Termites with wings (also called swarmers or alates) are reproductives that leave the nest to start new colonies. Swarmers are not immediately produced in a colony; it can take up to four years for a colony to begin developing swarmers. The exact time of year swarmers leave the nest varies based on the species, typically from spring to fall.
Depending on the species, swarming termites range from 1/4 to 1/2 of an inch long. Including the length of the wings, the largest termites found in the U.S. can measure 1 inch long.
Swarming termites have two sets of wings that are equal in length and almost double the length of the termite’s body.
Termite wings range from pale, almost translucent, in color to gray or brown, and they have a few distinct veins running through the front set. Some alates can be identified by the particular vein formation in their wings. Subterranean termites typically have only two pigmented veins in their front wings, while drywood and dampwood termites often have three or more pigmented veins.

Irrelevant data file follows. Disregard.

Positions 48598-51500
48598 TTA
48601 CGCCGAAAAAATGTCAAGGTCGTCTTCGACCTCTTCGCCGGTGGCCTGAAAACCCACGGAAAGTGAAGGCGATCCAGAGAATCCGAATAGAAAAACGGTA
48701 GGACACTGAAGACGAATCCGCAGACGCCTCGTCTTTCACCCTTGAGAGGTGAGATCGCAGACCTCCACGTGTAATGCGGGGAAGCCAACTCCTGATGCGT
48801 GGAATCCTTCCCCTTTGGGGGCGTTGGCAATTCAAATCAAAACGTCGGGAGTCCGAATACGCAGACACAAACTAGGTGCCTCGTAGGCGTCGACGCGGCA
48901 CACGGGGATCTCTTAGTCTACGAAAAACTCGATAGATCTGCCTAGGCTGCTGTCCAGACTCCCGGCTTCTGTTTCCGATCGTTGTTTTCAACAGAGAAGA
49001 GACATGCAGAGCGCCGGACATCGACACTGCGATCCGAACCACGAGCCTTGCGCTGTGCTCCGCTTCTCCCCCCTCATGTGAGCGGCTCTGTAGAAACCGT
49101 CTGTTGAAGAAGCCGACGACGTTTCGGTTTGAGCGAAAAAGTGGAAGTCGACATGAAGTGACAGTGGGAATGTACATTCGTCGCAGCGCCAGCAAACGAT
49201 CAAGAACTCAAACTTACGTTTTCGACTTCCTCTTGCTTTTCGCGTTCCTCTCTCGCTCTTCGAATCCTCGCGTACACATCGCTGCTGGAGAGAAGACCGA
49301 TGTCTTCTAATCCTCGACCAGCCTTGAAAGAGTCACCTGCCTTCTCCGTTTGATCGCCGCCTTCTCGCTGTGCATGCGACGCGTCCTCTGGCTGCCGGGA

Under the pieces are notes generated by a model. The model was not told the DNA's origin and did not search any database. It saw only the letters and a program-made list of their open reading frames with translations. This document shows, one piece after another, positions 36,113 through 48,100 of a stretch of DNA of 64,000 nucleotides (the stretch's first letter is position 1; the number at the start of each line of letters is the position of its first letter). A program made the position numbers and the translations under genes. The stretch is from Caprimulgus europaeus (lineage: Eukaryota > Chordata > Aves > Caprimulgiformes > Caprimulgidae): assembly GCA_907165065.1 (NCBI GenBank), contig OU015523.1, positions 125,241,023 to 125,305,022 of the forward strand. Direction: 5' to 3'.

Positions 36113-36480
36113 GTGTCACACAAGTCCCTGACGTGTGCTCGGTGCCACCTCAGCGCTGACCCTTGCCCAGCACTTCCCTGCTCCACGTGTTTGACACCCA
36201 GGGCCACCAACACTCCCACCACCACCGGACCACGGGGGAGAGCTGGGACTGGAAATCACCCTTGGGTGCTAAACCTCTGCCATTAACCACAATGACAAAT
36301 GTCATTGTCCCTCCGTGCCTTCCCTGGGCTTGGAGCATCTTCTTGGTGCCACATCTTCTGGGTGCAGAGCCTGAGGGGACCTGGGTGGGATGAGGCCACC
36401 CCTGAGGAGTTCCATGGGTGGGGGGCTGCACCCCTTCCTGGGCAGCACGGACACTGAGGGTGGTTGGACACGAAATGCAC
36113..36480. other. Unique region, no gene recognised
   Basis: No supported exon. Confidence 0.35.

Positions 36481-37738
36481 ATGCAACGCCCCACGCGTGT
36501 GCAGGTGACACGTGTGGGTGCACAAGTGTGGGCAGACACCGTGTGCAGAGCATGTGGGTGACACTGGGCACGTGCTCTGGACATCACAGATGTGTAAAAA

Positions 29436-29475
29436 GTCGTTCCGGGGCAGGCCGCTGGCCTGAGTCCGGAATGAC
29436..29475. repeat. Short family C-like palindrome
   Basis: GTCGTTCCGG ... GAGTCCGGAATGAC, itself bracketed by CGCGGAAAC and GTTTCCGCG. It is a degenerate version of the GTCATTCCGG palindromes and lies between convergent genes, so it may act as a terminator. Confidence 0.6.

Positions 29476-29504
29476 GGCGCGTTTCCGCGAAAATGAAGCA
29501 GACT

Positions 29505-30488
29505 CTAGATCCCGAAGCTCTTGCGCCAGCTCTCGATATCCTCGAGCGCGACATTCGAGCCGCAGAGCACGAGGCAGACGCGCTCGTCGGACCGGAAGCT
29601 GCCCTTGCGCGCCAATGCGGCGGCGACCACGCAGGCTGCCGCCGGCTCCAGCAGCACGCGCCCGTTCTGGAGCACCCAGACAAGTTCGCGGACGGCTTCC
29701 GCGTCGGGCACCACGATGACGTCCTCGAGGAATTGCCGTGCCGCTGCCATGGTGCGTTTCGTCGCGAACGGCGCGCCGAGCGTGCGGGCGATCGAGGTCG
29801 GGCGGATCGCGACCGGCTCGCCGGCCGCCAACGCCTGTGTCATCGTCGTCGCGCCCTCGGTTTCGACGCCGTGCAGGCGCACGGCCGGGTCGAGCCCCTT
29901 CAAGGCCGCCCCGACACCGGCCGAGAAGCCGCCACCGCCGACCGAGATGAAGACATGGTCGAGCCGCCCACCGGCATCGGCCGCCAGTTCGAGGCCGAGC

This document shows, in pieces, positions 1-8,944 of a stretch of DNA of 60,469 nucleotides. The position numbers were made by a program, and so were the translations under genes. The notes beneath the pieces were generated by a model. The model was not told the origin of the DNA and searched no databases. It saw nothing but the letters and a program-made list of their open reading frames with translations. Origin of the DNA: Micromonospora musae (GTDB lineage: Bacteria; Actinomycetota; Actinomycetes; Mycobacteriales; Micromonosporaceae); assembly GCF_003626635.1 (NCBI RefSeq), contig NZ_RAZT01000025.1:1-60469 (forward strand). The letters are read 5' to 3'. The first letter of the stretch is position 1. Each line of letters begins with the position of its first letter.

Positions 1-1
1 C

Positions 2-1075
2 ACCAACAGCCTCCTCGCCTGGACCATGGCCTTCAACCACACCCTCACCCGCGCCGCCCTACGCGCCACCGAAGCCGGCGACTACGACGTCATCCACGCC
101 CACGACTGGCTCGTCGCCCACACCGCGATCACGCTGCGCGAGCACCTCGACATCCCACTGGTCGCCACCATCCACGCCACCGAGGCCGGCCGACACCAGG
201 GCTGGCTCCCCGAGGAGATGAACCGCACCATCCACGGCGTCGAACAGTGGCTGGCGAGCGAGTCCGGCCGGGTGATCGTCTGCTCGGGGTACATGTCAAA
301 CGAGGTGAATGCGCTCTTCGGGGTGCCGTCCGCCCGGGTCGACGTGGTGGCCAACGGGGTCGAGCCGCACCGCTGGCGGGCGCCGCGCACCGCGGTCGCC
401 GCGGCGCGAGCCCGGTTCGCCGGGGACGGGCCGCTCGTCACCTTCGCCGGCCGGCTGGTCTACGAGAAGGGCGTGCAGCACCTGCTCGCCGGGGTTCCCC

Winged Termite (Alate) Closeup:
Termites Lose their Wings
Alates lose their wings soon after they swarm. In fact, the presence of several same-size termite wings around windowsills may be the only evidence that a swarm has taken place.
Termite wings in and around your home can indicate either a subterranean or drywood termite infestation. Swarming dampwood termites also lose their wings; however, they do not infest homes often so you are not likely to find their wings inside your house.
Due to their smaller colony size, drywood termite swarms are much smaller in number than subterranean termite swarms, possibly as small as 10 swarmers. At this swarm size, you are far less likely to notice discarded drywood termite wings.
If you see insect wings in your home, contact a pest control expert for positive identification and recommendations for treatment and prevention methods.
Mass of Swarmers on Wood